SpaceX launched into orbit a commercial communications satellite carrying NASA earth science instruments on April 7.
A SpaceX Falcon 9 rocket launched at 12:30 EDT (0430 GMT) from Space Force Station Cape Canaveral, Florida, carrying the Intelsat 40e satellite into geostationary transfer orbit.
The first stage of Falcon 9 is its fourth flight, and may launch again in the future. According to Space.com, he successfully landed in less than nine minutes after the booster landed on the company’s drone ship A Shortfall of Gravitas in the Atlantic Ocean.
On the other hand, the upper stage of the rocket deployed the Intelsat 40e as scheduled, approximately 32.5 minutes after launch.
Intelsat 40e is an advanced geostationary satellite that provides high-throughput connectivity to government and enterprise customers in North and Central America.
Developed by Colorado-based Maxar Technologies, the satellite also carries NASA’s Tropospheric Emissions Oversight (TEMPO) unit as a hosted payload.
Intelsat 40e settles at 91 degrees west of geostationary orbit, about 22,000 miles (36,000 kilometers) above the Earth’s equator. From there, the satellite will play a major communication role, but will also allow TEMPO to take her hourly snapshots of North American air pollution.
Geostationary orbit spacecraft appear virtually at a fixed location on Earth, while low-Earth orbit spacecraft make about 16 orbits every 24 hours, passing a given region only once a day.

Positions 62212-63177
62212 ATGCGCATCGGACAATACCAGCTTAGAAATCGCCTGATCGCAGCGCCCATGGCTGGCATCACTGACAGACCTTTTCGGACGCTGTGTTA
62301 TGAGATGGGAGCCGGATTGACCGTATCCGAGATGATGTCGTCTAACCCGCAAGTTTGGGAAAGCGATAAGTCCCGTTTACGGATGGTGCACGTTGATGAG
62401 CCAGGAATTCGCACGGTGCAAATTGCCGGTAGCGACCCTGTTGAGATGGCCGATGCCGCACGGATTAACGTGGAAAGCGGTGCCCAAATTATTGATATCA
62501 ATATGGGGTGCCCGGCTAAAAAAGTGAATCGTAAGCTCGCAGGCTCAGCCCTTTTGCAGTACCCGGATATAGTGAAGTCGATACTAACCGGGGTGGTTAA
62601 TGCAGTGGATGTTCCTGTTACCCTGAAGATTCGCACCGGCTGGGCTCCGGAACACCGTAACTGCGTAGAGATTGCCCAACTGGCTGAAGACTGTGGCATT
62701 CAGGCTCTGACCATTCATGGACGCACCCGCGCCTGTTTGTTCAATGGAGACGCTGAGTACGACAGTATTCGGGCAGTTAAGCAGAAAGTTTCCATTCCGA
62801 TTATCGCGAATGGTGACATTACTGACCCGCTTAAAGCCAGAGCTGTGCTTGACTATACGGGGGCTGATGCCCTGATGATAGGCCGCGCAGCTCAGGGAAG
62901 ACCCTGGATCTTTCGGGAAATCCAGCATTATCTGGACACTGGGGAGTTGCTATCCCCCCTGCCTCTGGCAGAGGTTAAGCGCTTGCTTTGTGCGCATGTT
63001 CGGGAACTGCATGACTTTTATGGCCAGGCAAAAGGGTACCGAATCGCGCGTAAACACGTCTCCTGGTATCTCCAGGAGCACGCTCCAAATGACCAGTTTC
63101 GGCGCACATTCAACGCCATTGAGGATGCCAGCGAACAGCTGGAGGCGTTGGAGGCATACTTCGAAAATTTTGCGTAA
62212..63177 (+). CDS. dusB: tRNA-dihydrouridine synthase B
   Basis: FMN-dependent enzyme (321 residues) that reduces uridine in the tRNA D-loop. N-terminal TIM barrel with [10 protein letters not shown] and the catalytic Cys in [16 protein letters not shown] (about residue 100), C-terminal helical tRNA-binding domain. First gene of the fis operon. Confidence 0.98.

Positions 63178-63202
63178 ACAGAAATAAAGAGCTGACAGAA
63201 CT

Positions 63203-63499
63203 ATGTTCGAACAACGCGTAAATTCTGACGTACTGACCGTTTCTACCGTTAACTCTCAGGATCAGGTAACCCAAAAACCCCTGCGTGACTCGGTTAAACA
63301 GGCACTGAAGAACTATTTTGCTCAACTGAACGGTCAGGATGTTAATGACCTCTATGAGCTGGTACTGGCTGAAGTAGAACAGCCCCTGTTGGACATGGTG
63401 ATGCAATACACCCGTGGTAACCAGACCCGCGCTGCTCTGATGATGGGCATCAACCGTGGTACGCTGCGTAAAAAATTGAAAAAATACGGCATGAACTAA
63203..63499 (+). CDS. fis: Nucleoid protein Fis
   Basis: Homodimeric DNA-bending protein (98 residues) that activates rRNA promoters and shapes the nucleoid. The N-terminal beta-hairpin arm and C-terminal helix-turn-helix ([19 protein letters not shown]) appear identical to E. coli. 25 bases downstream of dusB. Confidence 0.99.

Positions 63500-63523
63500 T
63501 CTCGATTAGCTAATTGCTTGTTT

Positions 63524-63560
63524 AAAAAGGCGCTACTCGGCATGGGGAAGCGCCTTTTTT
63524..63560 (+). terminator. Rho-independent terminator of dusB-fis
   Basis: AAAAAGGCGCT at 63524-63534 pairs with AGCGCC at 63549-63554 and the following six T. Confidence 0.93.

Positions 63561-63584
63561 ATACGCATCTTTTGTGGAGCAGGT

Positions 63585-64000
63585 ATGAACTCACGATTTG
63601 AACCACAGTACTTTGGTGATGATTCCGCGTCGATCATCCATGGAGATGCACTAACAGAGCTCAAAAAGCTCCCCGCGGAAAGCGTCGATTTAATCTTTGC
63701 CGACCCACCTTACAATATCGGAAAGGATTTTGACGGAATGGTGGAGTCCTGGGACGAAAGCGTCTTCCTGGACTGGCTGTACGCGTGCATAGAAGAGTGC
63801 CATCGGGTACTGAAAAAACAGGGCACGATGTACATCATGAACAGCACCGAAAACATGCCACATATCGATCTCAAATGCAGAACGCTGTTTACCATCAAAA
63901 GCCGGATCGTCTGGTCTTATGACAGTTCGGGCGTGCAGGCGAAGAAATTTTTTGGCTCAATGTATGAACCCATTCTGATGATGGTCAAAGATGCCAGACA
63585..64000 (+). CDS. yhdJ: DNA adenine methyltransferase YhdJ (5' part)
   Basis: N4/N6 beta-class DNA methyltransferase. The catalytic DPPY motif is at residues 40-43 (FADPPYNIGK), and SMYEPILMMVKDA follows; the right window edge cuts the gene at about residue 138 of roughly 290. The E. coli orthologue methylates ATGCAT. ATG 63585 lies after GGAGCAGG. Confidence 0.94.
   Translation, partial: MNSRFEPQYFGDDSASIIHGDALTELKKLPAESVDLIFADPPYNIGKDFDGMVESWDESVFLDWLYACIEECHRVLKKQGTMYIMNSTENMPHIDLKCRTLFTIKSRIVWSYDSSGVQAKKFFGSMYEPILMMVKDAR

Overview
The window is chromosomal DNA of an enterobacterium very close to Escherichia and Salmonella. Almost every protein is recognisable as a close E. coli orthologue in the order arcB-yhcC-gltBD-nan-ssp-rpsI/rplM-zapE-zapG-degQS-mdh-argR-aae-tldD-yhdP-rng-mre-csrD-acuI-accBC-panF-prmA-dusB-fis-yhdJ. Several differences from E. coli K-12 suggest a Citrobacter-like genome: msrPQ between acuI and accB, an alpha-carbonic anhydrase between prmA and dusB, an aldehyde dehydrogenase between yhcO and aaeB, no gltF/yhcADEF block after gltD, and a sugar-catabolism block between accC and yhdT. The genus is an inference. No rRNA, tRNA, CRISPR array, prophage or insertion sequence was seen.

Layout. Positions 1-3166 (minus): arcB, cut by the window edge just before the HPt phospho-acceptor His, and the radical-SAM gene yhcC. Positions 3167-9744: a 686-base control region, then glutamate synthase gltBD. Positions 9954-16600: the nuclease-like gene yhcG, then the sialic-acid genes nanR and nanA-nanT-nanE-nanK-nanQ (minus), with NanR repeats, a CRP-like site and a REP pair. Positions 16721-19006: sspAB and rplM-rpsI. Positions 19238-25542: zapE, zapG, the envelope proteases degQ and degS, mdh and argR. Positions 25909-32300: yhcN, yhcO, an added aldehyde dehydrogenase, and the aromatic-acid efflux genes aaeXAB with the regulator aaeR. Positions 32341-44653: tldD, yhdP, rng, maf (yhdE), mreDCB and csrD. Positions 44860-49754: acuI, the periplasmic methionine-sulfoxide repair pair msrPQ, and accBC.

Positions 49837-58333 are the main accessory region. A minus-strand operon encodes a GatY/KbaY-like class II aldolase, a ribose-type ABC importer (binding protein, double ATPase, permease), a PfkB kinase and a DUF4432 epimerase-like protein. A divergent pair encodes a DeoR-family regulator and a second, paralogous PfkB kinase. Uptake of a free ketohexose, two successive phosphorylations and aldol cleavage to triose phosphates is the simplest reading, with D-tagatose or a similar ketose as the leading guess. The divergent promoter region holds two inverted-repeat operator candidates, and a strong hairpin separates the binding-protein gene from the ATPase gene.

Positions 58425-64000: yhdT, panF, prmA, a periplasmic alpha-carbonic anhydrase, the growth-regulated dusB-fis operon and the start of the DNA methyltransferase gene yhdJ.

TEMPO measures ultraviolet, visible, and near-infrared spectra to detect levels of major pollutants such as ozone, formaldehyde, and nitrogen dioxide in the lower troposphere.
Karen St. Germain, director of the Earth Sciences Division at NASA Headquarters, said at a press conference on April 5.
“The true and unique difference to TEMPO here will be its stationary appearance. It also provides much higher resolution data than other missions,” added St. Germain. .
TEMPO was developed by Ball Aerospace and has a primary mission of 20 months, but may continue to function beyond that. The Intelsat 40e itself is powered by two large solar arrays and is designed to run for at least 15 years.
The hosted payload approach was welcomed by both Maxar and NASA officials during the media conference call.
Aaron Abell, TEMPO Project Manager at Maxar, said:
“The total cost for NASA is about $210 million,” said Kevin Daugherty, TEMPO project manager at NASA’s Langley Research Center in Virginia. “Of that, just over $90 million went into the development of the equipment itself. The rest paid the contractor for hosting and subsequent integration of his TEMPO, as well as ongoing support for his engineering and administration.”
Daugherty said NASA is working on a “lessons learned session” to consider how best to implement and approach such partnerships with commercial stakeholders in the future.
Friday’s launch was SpaceX’s 23rd of the year, and the Falcon 9 touchdown was the company’s 184th orbital rocket landing to date.
https://financialtribune.com/articles/sci-tech/117649/spacex-launches-satellite-with-nasa-payload-lands-rocket SpaceX launches satellite with NASA payload, lands rocket